If you haven’t yet seen episode 7 of “Real World: Ex-Plosion,” then let me give you a heads up. There is a lot of talk about … well, me.
There’s discussion of my sexuality, my gender expression (and, interestingly, how fashion fits into all of this), and even more talk about trans identity. All of this discussion is useful because this episode, as well as trans identity, are both issues much (and I mean much) bigger than me.
I know, I know. It’s really easy for all of us to want to make this about me, my reactions, my feelings. And I appreciate that. A lot.
However, what I appreciate even more is the learning opportunity that being misidentified as trans (on a national level) has given me.
For one, it’s taught me so much about myself.
My initial response (“But, I don’t want to be trans.”) to finding out that people thought I was trans can be explained in about three words: I am Ari. For me, that means I’m a filmmaker, a model, and a pusher. … I spend a lot of time crafting my work, and just as much time crafting my identity. Those two things have always been shaped by what I do and how I feel, never by how other people perceived me. My initial reaction to being defined as anything other than what I perceive myself to be was, justifiably, a rejection.
“I don’t want to be trans,” meant “You don’t know me, and I don’t want you to label me or, more importantly, tell my story for me.”
Saying that, the second thing I learned was that the need to externally identify oneself is almost never about us, but rather almost always about other people’s feelings externally. When people started calling me trans on the internet, what they were saying was “Here’s a girl who is masculine and taller than I’m used to and whose body shape is not what I most readily associate with femininity. Because I don’t understand that, because I’ve never experienced that, I’m going to decide she was born a boy.”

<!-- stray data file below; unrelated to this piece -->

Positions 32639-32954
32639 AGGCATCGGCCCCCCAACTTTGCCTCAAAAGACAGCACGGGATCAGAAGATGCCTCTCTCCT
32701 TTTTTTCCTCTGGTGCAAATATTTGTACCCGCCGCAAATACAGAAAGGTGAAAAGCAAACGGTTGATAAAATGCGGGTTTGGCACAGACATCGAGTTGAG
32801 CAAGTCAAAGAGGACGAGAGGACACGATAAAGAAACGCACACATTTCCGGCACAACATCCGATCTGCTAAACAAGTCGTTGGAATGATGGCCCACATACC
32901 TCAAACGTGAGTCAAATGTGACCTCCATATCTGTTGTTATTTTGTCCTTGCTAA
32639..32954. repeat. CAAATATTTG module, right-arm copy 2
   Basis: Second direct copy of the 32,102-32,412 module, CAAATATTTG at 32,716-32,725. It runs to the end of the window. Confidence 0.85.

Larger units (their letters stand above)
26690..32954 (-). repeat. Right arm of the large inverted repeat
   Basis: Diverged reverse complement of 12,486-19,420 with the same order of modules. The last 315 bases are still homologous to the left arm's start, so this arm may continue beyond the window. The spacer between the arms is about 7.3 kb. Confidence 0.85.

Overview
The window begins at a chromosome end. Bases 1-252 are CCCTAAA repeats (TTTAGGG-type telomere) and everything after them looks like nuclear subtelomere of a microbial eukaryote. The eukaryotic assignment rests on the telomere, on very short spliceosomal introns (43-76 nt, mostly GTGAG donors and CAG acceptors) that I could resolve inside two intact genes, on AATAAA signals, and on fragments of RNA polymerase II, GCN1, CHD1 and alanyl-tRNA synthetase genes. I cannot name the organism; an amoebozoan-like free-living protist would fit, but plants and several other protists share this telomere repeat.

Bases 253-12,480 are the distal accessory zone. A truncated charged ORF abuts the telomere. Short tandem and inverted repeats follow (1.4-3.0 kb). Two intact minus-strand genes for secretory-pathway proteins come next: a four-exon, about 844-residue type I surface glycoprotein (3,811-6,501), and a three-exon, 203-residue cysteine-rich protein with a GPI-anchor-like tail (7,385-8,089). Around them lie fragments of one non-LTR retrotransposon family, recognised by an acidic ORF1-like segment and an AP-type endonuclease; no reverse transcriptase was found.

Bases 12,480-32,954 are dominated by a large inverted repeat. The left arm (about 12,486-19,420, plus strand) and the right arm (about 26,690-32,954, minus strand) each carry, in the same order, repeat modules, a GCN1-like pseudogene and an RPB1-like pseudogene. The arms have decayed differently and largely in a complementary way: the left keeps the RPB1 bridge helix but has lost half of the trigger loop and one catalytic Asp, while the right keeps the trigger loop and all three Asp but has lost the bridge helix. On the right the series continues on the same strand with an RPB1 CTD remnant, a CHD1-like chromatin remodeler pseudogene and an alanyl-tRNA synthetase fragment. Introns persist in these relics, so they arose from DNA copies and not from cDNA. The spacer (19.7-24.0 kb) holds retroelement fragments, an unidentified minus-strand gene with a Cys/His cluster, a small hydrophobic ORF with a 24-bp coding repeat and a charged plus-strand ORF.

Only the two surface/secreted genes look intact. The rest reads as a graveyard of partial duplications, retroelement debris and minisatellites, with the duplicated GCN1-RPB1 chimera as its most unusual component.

I’ve realized that the way people perceive and label me has very little to do with me and much more to do with a lack of exposure to people like me. This experience is true for anyone. Whether we’re being misidentified on national television or having someone judge or label us in our everyday lives.
The third and most important thing this experience has taught me is that we are our own resources. When I first discovered that people thought I was trans, it confused and saddened me because I did not want who I am — Ari Fitz, an at-times androgynous lesbian of color — to be hidden by who I was not.
It also frightened me because I knew I wasn’t ready to become or represent an entire community of people I believe to be more than capable of representing themselves. Still, recognizing that this was bigger than my own ignorance or that of my 10 roommates, I stepped outside of myself and back into my Oakland support system. Luckily for me, they were there as they always have been. As seen in the episode, they were not only there to teach me what I didn’t know, but also to remind me of our most important resource: our willingness to learn.
Whether you personally identify as trans or not, trans issues are important. And they’re important for much more than trivial matters of dress, or sexuality, or body type. They’re important because trans people are, well, people — like gay people, like lesbian people, like bisexual people, like straight people. They’re also important because a lot of trans people don’t have the luxury of cleaning up misidentifications as easily as I can.
Transgender (or gender variant) people often lose their homes, jobs, families, health insurance and a number of other luxuries we take for granted because of who they are — not inside, but in the eyes of others. And, put plainly, I find that, like all forms of discrimination, to be unacceptable.
So, am I a trans woman? No. But does that make me any less willing to learn and speak out about transgender needs? Absolutely not.
Support transgender rights with the National Center for Transgender Equality.
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